On March 4, 2016, Novell released a patch for NetIQ Sentinel 7.4 SP1 (Sentinel 184.108.40.206) Build 2512 that fixed “Java Deserialization” . The “fix” however, appears to have simply upgraded Apache Commons Collections to 3.2 where dangerous objects are not deserializable by default. This means that NetIQ is still open to other deserialization attacks.
Apache Commons FileUpload contains an object called
DiskFileItem, which is normally harmless. However, the object can be modified after it is serialized to behave in ways that were not intended. Specifically we can modify
- Create a new file anywhere the Java process has permission.
- Write anything we would like to that new file.
- We can also move (copy and delete) any file on the remote system that we have permission to.
There are two limitations though:
- We don’t control the filename. This is generated by
DiskFileItem class as “
- Files are created using the
File.createTempFile() interface. That means the lifetime of the file is totally dependent on the usage of
deleteOnExit(), how long the JVM runs, and if it is moved after creation (If the move is done by the exploit then it will still be deleted. However, if the move is done by the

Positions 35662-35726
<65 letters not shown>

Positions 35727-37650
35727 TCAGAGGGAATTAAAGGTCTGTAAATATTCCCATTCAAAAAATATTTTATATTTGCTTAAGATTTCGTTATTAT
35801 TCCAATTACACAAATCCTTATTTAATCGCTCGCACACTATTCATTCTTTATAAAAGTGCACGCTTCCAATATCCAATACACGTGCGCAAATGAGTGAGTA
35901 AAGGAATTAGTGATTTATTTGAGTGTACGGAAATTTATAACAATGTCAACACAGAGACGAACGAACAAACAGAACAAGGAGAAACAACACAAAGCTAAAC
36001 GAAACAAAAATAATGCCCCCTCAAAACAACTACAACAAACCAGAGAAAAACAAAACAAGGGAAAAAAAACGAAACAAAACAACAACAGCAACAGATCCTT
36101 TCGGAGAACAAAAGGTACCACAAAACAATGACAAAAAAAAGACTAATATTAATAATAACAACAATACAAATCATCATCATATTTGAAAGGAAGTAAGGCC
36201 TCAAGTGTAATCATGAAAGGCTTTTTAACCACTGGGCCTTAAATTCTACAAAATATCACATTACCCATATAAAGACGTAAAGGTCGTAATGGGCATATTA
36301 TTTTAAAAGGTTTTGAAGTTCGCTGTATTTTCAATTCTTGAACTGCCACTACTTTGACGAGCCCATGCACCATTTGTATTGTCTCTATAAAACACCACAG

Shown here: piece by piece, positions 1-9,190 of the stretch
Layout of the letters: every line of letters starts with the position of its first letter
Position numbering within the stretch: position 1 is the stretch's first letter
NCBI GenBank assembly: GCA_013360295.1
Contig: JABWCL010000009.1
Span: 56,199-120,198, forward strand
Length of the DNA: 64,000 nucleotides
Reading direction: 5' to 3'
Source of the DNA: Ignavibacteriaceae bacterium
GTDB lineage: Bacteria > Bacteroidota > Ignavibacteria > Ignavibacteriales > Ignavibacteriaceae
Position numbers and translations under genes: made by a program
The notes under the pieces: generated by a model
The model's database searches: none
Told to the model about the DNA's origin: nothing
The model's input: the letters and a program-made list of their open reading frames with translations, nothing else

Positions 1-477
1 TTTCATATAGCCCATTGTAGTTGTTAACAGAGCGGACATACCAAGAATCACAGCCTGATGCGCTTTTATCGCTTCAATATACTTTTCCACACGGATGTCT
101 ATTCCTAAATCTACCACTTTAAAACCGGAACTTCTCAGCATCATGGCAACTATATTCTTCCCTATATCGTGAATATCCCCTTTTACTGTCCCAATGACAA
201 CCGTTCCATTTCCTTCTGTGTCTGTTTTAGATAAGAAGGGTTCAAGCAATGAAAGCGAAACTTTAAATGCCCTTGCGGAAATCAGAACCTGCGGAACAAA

InvokerTransformer exploit then it will not be deleted). It is our observation that files live for ~2 minutes when created by NetIQ Sentinel.
Proof of Concept
NetIQ Sentinel exposes RMI through TCP port 1099. Using this interface a remote unauthenticated attacker can deserialize a
DiskFileItem. This allows an attacker to perform a variety of actions. The most obvious is that the attacker now has control of all files owned by
novell:novell. There are a lot of files within the
/var/opt/novell/sentinel directory structure that are interesting. Specifically,
/var/opt/novell/sentinel/3rdparty/postgresql/ contain a large amount of data important to Sentinel. An attacker even has the power to delete the table containing authentication information which then denies access to everyone. Another interesting attack is deleting the "events" (think like Snort warnings) database to hide malicious activity on the network.
Tenable has created a proof-of-concept NASL script that connects to the RMI port and sends the DiskFileItem object. We also had to create a Python version of the exploit for the haters. The result of the attack is a new file in
/tmp/ with the contents “
hello”. The new file has the permissions of user “